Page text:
Paul believed that. Paul believed that.

Now we should close by telling you what happened to Paul. Paul, in jail, will be set free. And he'll spend a year out of jail. We don't know what he's doing, but I'll tell you what, for him to live is Christ, so he's out there doing something for Christ. He's preaching the gospel, starting some church somewhere.

A year later he gets arrested again in Troas and brought to Rome the second time. This time he's not under house arrest like he is now, with a little bit of freedom. The second time he is placed in a prison called the Mamertine prison in Rome. It's still there. It's a hole in the ground. There are no windows in it. It is solitary confinement. He gets food that is lowered through a rope in the hole in the ground. That's where he spends his final days.

He's taken up out of the Mamertine prison, taken to the Basilica Julia, a building that was built by and for Julius Caesar, named after him. And he is given the death verdict, condemned to die. History tells us how he died. Let me tell you how AT Robertson describes it.

"The crowds flowed into town. Some were going out. Paul was only a criminal going to be beheaded. Few, if any, in the crowd would know or care anything about him. At a good place on the road some miles out, the executioner stopped. The block was laid down. The executioner stood ready, axe in hand. The men stripped Paul, tied him, kneeling upright to the low pillar which exposed his back and his neck. The lictors beat him with rods for the last time. He groaned and bled from his nose and his mouth. And then, without a hint of hesitation, the executioner frowned as he swung the blade down swiftly, hitting its mark with a dull thud. And the head of the greatest preacher of the ages rolled upon the ground." That's how Paul died.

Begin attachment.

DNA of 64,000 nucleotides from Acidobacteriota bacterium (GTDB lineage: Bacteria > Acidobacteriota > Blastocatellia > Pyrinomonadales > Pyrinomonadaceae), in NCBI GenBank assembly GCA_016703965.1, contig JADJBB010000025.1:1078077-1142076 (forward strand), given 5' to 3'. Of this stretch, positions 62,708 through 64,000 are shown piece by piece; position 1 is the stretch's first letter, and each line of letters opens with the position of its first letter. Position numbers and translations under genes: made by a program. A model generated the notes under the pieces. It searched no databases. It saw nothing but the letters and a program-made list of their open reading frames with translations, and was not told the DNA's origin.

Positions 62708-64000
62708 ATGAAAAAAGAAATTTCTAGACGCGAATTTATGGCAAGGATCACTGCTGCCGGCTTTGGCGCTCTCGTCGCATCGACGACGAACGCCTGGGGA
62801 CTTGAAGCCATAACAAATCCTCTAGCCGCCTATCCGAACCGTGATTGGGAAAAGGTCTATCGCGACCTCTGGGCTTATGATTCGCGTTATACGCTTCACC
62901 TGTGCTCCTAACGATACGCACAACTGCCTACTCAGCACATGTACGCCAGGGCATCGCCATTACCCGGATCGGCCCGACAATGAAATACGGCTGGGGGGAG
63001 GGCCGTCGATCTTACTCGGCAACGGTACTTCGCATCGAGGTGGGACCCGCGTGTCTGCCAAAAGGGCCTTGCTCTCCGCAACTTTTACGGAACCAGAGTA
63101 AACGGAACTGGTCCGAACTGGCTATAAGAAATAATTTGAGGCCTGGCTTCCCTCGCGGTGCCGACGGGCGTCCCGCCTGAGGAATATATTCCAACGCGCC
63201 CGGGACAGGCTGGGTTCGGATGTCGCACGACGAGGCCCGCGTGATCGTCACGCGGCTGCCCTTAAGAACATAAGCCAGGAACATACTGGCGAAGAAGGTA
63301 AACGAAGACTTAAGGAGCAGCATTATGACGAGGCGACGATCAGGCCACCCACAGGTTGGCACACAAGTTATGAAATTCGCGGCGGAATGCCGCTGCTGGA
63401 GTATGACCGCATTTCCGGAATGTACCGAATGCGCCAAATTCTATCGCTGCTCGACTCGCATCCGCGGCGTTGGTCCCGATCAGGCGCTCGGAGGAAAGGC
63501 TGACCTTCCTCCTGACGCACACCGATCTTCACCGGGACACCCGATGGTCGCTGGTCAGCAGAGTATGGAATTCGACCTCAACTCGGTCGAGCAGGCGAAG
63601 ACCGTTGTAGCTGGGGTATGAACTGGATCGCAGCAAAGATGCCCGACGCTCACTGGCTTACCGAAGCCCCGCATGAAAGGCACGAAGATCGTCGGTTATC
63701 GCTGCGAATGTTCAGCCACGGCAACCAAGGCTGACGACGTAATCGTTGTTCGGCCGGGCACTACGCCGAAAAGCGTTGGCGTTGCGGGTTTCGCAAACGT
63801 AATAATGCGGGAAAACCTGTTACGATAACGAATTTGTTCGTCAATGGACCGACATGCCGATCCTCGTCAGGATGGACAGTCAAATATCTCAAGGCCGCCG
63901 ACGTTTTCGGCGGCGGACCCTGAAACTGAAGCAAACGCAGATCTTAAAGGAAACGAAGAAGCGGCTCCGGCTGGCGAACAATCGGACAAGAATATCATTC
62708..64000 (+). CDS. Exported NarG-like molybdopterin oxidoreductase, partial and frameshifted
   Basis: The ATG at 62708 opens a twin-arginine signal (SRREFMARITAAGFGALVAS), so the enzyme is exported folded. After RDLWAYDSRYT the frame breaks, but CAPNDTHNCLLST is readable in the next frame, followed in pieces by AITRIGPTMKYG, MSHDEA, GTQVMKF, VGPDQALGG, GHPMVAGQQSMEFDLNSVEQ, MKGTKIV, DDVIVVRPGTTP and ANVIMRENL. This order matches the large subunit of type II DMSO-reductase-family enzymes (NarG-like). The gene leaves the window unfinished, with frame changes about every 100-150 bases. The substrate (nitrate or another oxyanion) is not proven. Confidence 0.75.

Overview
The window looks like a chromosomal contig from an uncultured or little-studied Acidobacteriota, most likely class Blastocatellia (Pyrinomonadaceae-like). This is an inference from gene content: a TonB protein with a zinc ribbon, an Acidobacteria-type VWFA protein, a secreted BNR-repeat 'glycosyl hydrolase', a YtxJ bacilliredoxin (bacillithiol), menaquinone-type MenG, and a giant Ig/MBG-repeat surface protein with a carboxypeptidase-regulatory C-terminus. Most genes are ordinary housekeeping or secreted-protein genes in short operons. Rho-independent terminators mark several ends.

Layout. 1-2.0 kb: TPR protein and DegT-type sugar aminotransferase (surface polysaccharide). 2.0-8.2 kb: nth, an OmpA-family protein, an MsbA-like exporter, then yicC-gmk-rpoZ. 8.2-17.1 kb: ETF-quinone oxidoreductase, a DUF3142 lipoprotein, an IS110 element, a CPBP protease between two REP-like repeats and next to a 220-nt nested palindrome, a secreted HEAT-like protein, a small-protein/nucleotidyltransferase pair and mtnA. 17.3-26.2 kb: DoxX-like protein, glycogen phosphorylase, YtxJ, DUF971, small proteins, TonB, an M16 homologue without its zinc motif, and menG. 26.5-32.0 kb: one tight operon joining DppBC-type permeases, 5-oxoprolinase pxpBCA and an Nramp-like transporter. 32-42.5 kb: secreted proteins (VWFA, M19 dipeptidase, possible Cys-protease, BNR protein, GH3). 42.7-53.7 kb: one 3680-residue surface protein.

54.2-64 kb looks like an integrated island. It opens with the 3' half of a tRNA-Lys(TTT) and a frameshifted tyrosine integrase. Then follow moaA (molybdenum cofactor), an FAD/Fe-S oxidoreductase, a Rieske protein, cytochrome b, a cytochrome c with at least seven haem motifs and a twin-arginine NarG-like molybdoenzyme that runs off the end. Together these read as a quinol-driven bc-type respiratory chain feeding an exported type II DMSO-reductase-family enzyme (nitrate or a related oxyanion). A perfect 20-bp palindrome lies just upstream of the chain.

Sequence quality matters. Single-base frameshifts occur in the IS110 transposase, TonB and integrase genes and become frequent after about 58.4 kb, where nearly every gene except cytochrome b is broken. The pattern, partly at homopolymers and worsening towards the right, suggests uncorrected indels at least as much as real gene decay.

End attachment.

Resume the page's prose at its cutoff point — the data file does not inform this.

Now Paul said, for me to live is Christ. To die is gain. For that one year, he was preaching Christ. Now, in that one brutal moment, Paul moved from the imperial city of Rome to the external city of heaven. He was preaching Christ. Now he is with Christ.

And Paul knew it all along. That's why he wasn't afraid. If I live, I'll preach Christ. You kill me, I'll be with him. Either way, I win. Either way, I'm delivered. Either way, I'm going to rejoice. I'm going to be confident. I'm going to have hope because I'm going to have life either way.

Now I told you at the beginning of this study that you can predict your future responses, but not your future circumstances. I was wrong, actually. There is one circumstance you can predict. And that is, will you spend eternity in heaven or in hell? I can predict accurately that because I believe in Jesus Christ, and not my own good works or my religious works, but I trust in his finished work, unequivocally, no doubts at all, I'm going to heaven. I have no doubts.

[APPLAUSE]

And many of you have those same set of confident hope that I have. Some of you don't. And if you don't know Jesus Christ, if you don't receive what he did for you, if you don't humble yourself and turn from your past and turn to Him, which is called being born again, Jesus said you'll never see the kingdom of heaven.

Be a tragedy for that to be true in anyone here. So I want to give you an opportunity, as we close in this welcome weekend, to welcome him into your heart. Let's bow in prayer.